The Constant Temperature of the Brain May Be One of the Reasons Humans Are So Smart
        ~ Focus on Temperature Sensor Proteins ~
     Graduate School of Medicine
    Associate Professor Koji Shibasaki

     Associate Professor Koji Shibasaki has been researching to explore the relationship between brain function and diseases by focusing on the temperature sensor TRP, as he believes that the source of human intelligence is supported by the characteristic of maintaining a constant body temperature as a homeothermic animal. He also hypothesized that a constant temperature in the brain might be another factor contributing to human intelligence. Through his experiments, he discovered that the "temperature sensor TRPV4", which activates at 34℃, is highly expressed in the brain's nerve cells. He further determined that the continuous activation of TRPV4 at the brain's temperature of approximately 37℃ is crucial in facilitating the smooth operation of nerve cells. He became the first to elucidate the molecular mechanism that translates brain temperature as an information source and utilizes it in neural information transmission. In the fiscal year 2015, he launched a new field called "Temperature Biology" under the funding support of the Ministry of Education, Culture, Sports, Science and Technology's New Academic Field Research program. He aims to investigate further relationship between brain temperature and brain function at the molecular level, creating novel scientific and technological advancements from Japan.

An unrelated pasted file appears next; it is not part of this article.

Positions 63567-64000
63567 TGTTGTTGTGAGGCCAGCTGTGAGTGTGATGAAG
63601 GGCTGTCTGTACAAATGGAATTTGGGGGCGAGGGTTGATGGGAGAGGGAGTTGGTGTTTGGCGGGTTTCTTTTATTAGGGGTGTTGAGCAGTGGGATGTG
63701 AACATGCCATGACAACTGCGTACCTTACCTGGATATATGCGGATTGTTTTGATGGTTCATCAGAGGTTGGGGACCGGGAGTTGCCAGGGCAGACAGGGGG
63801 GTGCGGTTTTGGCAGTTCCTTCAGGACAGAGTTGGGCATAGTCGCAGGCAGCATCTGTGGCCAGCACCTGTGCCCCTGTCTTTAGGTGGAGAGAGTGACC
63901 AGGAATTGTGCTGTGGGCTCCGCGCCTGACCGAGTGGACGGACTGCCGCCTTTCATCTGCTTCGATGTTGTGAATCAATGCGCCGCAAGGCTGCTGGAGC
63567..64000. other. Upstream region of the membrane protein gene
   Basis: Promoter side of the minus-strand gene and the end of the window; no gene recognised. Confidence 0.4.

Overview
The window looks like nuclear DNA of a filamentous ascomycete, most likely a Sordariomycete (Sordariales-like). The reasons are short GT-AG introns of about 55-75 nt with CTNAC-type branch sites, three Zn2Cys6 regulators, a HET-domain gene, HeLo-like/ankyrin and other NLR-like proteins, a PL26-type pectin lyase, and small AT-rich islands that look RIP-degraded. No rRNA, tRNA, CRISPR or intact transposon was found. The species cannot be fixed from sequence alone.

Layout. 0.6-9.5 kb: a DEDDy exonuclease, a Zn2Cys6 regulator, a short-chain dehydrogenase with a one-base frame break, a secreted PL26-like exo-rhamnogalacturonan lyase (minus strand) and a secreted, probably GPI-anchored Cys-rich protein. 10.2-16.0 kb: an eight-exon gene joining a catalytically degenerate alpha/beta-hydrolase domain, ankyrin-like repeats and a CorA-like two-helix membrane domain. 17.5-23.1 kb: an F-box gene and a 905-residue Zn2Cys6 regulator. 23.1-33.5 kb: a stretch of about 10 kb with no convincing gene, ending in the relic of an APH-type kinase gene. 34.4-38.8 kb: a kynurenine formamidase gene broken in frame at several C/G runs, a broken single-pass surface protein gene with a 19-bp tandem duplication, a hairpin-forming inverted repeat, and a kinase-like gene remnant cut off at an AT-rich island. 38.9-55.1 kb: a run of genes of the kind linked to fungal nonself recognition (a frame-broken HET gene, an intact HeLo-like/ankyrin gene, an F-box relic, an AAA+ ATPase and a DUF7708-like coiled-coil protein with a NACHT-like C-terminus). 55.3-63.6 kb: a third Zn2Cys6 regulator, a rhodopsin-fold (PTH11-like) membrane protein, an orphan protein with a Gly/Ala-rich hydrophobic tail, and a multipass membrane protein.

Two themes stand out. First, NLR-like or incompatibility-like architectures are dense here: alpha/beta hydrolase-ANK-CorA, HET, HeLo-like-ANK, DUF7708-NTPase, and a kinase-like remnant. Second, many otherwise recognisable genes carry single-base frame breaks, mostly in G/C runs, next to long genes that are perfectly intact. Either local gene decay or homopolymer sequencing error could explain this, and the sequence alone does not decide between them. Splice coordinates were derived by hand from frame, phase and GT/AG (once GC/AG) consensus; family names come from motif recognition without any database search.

§ Topics

Launch of CRANTS ~Center for Research on Adoption of NextGen Transportation System~
    Professor Naoya Ota, Director

    In December 2016, the Center for Research on Adoption of NextGen Transportation System was established at Gunma University. This center aims to bring together research achievements across various faculties within the university and collaborate with local governments and companies to build and promote the next generation of transportation systems.

    Currently, the most active project is the implementation of autonomous vehicles in society. Autonomous driving is a highly competitive field for many companies, but it is not very sensible for the university to compete on the same level as those companies. Our primary objective is not economic benefits but to genuinely contribute to the lives of people in the region. We envision creating a social system where companies can profitably implement this technology. By doing so, we believe it can become a sustainable system that permeates society, and we consider presenting such solutions as part of the university's mission. We sincerely hope for your support.